Documentation is critical to the success of an automation project. If the development team does too little, the long-term support team will have a difficult time and exert additional effort to maintain the automation system. If the development team does too much, the project could be delayed and experience cost overruns.

When I first started in process automation in the early 1980s, I learned a painful lesson. On one of my first projects, I did the minimum level of documentation. It resulted in frequent phone calls from me to explain to my replacement what the design or software was doing. Since the new engineer could not figure out what I did, I clearly had not documented the automation system well. In future projects, I spent a lot more time and effort to document as I designed and coded the automation applications.

By the late 1980s, the pharmaceutical industry was implementing computer system validation. One of the unique features of the pharmaceutical industry is the actual medicine you take sometimes cannot be completely tested. A sampling of medicine from each batch is tested, but the testing itself often destroys the product. Obviously the pill that the patient takes cannot undergo a destructive test. This has led to a business process to ensure quality called validation. Quality has to be built into the process of manufacturing the product and the software to control the equipment. Quality cannot be tested into a product, but it must be built into the process for making the product. Industries' response to build quality into the manufacturing process resulted in progressively more rigorous and larger computer system validation documentation packages on pharmaceutical projects. By the early 2000s, automation projects were being implemented with only 10% of the effort on design and coding, but 90% of the effort on testing and producing documentation.

By the mid 2000s, the pharmaceutical industry was taking a look at using a more appropriate level of documentation. Numerous FDA investigators made comments that it was not the thickness of the documentation that was important, but rather the business value of the documentation. The FDA encouraged industry to take a critical look at its business processes to ensure cost-effective drugs for its patients. Concepts such as using a "risk-based" approach to the overall validation process and the use of in-line quality measurements through Process Analytic Technology were initiated. This openness by the regulators to change resulted in the automation discipline taking a critical look at all its business processes including documentation.

Before the start of a major project in 2006, the level of documentation was identified as important to a cost-effective and on-schedule project. The area's management team set up an improvement team to study the computer system validation process. It defined the problem, measured the process, analyzed the data, improved the process, and set up a control system to manage the new process. The process completely prototyped the workflows and insured they functioned as intended. The process revised policies and procedures appropriately. Specific examples of improvements were using checklists instead of detailed narratives to aid in document assembly and preparation, smaller test scripts, minimizing the process to fix script errors, reducing the number of reviewers and approvers, shorter targeted QC reviews, moving to an electronic document management system from a paper system, and reducing the level of documents to support unit level testing with more focus on system level testing documentation. These efforts reduced the total level of effort on documentation by 50%, but more importantly, it produced more useful content for the long-term system support and the future optimization of the manufacturing process.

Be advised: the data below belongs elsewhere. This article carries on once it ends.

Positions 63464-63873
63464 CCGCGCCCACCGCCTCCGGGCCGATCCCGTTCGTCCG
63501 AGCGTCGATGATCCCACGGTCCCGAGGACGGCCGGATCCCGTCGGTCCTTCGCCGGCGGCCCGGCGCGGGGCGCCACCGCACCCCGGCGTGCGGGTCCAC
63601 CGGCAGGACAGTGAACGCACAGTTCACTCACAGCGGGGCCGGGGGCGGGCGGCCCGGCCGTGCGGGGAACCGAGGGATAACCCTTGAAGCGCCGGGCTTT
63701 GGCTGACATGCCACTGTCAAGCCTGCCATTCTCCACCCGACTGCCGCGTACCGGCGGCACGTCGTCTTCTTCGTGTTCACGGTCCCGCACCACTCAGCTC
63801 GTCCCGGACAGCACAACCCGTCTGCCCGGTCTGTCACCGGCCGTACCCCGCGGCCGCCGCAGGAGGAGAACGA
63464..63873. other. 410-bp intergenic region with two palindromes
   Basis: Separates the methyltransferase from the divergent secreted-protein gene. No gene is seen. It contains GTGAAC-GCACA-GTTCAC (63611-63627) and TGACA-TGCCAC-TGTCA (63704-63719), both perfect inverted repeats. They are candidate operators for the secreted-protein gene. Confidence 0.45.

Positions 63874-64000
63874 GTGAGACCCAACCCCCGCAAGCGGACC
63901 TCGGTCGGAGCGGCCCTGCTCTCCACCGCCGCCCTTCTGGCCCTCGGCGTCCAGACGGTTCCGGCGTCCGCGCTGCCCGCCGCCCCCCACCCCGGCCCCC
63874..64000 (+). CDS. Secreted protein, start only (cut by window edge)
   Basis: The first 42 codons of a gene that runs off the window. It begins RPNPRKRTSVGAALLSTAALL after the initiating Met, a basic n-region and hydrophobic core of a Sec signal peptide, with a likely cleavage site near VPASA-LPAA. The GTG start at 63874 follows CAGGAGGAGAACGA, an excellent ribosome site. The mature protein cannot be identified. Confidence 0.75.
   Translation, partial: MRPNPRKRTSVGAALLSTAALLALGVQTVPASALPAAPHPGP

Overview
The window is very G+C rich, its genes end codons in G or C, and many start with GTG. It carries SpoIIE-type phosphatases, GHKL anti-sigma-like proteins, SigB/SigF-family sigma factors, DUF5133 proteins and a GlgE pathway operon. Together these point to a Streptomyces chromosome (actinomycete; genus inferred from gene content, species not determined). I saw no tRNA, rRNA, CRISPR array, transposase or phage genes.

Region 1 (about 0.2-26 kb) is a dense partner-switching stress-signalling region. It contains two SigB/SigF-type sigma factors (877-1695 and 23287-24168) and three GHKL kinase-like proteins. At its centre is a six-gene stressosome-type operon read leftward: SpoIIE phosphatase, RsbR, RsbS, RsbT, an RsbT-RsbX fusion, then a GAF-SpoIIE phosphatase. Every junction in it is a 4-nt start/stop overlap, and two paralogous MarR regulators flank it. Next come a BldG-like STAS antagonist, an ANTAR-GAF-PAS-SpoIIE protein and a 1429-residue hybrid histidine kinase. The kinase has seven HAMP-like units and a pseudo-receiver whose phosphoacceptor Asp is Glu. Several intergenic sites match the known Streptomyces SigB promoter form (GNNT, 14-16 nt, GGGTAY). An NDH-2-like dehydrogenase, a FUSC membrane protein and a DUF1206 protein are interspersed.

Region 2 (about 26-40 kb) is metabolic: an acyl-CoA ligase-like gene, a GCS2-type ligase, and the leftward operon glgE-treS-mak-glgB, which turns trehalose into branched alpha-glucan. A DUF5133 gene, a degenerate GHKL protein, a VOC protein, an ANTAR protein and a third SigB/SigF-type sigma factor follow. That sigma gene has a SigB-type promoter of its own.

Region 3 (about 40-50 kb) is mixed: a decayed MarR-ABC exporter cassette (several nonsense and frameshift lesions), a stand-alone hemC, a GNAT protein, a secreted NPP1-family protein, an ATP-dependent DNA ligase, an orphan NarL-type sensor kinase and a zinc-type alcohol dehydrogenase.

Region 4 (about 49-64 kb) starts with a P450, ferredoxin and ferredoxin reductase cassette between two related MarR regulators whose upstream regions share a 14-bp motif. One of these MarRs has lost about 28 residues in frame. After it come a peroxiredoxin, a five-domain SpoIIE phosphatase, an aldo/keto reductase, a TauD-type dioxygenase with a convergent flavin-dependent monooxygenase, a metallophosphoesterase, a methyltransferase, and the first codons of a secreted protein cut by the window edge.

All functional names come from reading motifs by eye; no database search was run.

The details do matter

Contrary to a prevalent management myth that claims you do not need to worry about the details, in pharmaceutical automation projects, it is the details that really matter. If you do not worry about the details, your project will not be successful. When you work on a project you need to sweat the details including: doing upfront planning, having well defined and fixed requirements, conducting testing, and documenting the appropriate technical content.


Dave Adler ( is an automation consultant with Brillig Systems. His interests are managing automation projects and programs, developing automation strategies, developing & training automation professionals, and educating business leaders on the life-cycle cost and benefits of automation. He spent 33 years at Eli Lilly and Company in a wide variety of automation assignments. He is also currently leading ISA's workforce development efforts.